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3.3 Extensions

One of the key capabilities of the UML is that it can be customized and tailored as needed with a number of extension mechanisms. Extensions aren't just a means of localizing the UML to provide a dialect for a project or organization. They also provide a means of cautiously evolving the language.

Extensions can be added to the language as a whole as an informal solution to a general need, and later (possibly) being translated into a full and distinctive member of the language. For example, Framework is currently handled by means of an extension, rather than having the full blessing associated with being a ModelElement, the way Model and Subsystem are handled.

There are three extension mechanisms currently available, and one way of packaging extended dialects of the UML in standardized form. The following is a basic introduction.

3.3.1 Tagged Values

Tagged values are properties of elements that are explicitly defined. They are information about the model or model element, not the system itself. The tag and its associated value are defined using the following form:

{tag = "value"}

For example:

{modeler = "L. DaVinci"}

with braces surrounding the tagged value. The tagged value can be placed inside a container or in close proximity to the model element being tagged. There are some predefined tags in the UML, such as invariant, precondition, and postcondition, which can be used (for example) to support the use of contracts.

3.3.2 Constraints

Constraints are semantic restrictions on a model element—essentially, rules or conditional statements. They can be user-defined or part of the UML generally. Like tagged values, they appear within braces, typically contained within the model element they relate to, or appear close by. For example:

{age >= 21}

There are a substantial number of UML-provided constraints.

3.3.3 Stereotypes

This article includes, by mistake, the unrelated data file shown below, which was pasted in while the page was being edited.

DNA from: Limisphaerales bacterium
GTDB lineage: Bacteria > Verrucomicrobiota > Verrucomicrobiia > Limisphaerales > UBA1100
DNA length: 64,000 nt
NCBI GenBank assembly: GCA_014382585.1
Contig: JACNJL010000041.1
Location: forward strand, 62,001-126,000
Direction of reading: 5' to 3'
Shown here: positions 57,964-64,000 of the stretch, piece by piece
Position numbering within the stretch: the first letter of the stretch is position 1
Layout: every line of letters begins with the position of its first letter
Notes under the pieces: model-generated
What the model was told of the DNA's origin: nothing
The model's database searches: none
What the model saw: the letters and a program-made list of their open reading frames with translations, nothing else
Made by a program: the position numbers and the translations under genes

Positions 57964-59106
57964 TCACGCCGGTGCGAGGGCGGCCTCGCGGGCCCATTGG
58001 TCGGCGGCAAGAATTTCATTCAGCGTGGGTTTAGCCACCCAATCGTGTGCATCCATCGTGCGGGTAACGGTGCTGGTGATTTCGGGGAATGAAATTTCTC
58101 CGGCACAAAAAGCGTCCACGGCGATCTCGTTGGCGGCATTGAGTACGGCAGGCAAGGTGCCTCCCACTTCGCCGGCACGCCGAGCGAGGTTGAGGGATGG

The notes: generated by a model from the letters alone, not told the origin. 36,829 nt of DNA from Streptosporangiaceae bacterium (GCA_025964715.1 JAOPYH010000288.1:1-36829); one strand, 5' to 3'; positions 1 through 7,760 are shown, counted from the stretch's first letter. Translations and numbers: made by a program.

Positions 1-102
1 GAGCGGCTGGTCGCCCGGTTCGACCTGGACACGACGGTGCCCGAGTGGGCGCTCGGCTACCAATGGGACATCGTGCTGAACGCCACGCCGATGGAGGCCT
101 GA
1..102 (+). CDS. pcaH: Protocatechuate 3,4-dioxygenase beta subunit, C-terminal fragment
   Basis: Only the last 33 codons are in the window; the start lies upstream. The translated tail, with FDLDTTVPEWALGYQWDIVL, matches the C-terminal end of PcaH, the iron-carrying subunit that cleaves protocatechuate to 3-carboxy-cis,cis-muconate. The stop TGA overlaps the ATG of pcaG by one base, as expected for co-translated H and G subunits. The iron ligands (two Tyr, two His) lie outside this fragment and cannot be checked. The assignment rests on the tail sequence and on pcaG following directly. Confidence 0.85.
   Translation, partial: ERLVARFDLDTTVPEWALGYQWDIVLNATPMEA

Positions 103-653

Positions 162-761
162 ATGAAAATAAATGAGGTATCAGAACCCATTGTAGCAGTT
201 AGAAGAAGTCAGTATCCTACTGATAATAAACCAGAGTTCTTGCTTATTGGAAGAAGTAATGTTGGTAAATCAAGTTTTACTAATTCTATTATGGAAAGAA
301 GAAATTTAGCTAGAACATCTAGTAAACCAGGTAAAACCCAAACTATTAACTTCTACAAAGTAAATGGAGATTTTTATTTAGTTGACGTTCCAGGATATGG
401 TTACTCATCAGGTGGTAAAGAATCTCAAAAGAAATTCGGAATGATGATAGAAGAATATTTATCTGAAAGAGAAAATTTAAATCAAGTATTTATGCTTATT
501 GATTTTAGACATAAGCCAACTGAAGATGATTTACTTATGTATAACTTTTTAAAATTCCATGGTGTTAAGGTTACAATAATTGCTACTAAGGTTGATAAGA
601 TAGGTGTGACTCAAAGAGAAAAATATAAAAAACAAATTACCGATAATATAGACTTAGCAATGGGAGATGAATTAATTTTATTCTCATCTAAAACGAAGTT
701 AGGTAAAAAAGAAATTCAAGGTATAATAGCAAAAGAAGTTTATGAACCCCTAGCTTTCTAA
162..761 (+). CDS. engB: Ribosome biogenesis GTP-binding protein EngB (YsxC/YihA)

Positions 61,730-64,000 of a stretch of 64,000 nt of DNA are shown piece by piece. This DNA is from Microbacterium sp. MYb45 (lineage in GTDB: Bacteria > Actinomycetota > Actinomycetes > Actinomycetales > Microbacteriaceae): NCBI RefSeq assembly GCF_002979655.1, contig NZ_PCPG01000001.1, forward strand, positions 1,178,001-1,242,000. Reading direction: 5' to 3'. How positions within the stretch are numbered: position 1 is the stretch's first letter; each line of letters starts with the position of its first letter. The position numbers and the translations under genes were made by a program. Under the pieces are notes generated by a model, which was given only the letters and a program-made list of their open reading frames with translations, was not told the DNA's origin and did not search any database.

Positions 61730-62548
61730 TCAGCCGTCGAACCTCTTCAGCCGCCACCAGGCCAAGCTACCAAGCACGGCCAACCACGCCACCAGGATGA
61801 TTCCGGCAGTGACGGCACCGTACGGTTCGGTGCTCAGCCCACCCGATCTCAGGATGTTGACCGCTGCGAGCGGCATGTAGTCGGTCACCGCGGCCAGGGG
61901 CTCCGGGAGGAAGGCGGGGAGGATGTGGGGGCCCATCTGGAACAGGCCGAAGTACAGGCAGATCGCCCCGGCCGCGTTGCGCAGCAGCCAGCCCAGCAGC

Stereotypes are the most powerful and used of the extension mechanisms. They provide the means to specialize existing ModelElements—in effect, by creating new ones. This way, limitations or special needs can be addressed without having to get an official change to the UML itself (although, as with tagged values and constraints, the UML includes a number of official stereotypes, and local stereotype generation needs to be handled with caution).

Currently, for example, framework is a stereotype of package, and actor is a stereotype of class. A stereotype is expressed by adding the name of the stereotype to the model element being extended. The name is enclosed in guillemets. Therefore, the framework looks like Figure 3.1.

Figure 3.1  A package stereotyped as a framework.

3.3.4 Profiles

The UML provides a mechanism called a profile to act as a way of packaging a predefined set of stereotypes, tagged values, constraints, and notation icons to customize the UML for a specific domain or process. Because they are extensions, profiles don't alter the basic UML. Instead, they are intended to help in the creation and management of dialects that can be more or less local.

Two samples are included in the 1.3 Specification; one for the RUP (referred to as the Unified Process), and Business Modeling a la the Three Amigos: Ivar Jacobson, Grady Booch, and James Rumbaugh. Others have been proposed, notably for workflow and process modeling, and to handle persistence.

Although not intended this way, an organization or process profile might also be a way to document which of the UML's copious supply of formal constraints, tags, stereotypes, and keywords are legal—providing a filtering capability as well as an extending capability. A profile would then be included as part of the documentation of the architectural style for a development effort.

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